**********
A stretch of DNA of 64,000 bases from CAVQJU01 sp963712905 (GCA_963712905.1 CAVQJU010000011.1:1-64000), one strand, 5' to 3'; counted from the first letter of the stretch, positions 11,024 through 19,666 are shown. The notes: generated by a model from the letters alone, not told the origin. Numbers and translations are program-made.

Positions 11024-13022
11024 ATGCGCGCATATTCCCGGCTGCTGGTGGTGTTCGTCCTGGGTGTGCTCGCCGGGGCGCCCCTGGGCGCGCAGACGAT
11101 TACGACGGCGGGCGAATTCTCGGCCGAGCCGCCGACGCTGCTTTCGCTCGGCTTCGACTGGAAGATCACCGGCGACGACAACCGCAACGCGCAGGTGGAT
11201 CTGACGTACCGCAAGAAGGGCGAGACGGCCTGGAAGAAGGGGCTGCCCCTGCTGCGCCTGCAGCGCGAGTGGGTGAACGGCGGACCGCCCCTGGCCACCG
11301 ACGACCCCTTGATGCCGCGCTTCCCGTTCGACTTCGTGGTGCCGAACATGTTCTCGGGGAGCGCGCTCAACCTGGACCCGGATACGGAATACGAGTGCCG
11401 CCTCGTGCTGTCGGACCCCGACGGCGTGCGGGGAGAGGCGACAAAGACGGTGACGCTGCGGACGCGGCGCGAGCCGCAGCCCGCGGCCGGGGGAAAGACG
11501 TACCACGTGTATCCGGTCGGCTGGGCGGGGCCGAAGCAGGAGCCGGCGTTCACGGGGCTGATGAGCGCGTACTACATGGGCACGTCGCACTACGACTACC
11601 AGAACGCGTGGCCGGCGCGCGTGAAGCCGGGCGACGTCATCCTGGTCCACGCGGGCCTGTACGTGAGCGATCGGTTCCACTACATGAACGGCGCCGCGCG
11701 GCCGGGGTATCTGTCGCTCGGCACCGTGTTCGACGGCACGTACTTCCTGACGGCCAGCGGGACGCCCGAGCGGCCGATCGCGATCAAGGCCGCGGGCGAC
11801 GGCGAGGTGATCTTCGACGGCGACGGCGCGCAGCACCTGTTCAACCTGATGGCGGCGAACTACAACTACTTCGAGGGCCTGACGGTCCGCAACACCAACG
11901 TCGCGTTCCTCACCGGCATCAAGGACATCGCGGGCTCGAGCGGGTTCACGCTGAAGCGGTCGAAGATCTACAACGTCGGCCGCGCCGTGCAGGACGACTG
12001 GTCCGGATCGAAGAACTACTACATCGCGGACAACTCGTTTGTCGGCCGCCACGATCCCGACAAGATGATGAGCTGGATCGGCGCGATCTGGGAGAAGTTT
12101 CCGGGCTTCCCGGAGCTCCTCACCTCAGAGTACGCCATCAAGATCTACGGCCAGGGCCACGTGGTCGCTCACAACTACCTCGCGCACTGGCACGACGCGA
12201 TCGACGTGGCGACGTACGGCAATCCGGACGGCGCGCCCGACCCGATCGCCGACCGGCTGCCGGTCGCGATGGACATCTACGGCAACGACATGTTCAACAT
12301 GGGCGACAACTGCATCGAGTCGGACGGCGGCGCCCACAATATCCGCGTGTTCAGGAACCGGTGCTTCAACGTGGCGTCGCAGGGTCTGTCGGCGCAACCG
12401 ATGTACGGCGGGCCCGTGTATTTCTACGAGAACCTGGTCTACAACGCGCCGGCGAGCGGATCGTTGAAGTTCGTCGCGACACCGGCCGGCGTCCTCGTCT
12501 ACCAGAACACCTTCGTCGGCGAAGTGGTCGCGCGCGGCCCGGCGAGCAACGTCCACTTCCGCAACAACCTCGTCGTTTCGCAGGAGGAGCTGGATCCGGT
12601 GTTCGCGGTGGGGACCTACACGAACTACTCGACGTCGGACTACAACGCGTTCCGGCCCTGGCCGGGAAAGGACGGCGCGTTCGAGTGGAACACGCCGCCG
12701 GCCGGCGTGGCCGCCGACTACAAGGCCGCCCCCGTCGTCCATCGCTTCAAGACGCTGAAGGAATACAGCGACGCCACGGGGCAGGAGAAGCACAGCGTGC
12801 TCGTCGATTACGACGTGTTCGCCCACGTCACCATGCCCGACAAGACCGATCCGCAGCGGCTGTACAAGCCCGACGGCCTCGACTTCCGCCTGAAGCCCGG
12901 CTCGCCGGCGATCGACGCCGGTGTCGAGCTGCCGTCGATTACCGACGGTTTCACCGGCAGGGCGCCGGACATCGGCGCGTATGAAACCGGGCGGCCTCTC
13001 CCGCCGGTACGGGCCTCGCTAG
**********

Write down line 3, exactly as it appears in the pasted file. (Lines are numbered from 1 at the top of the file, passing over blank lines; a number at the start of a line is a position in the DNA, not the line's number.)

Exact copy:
11024 ATGCGCGCATATTCCCGGCTGCTGGTGGTGTTCGTCCTGGGTGTGCTCGCCGGGGCGCCCCTGGGCGCGCAGACGAT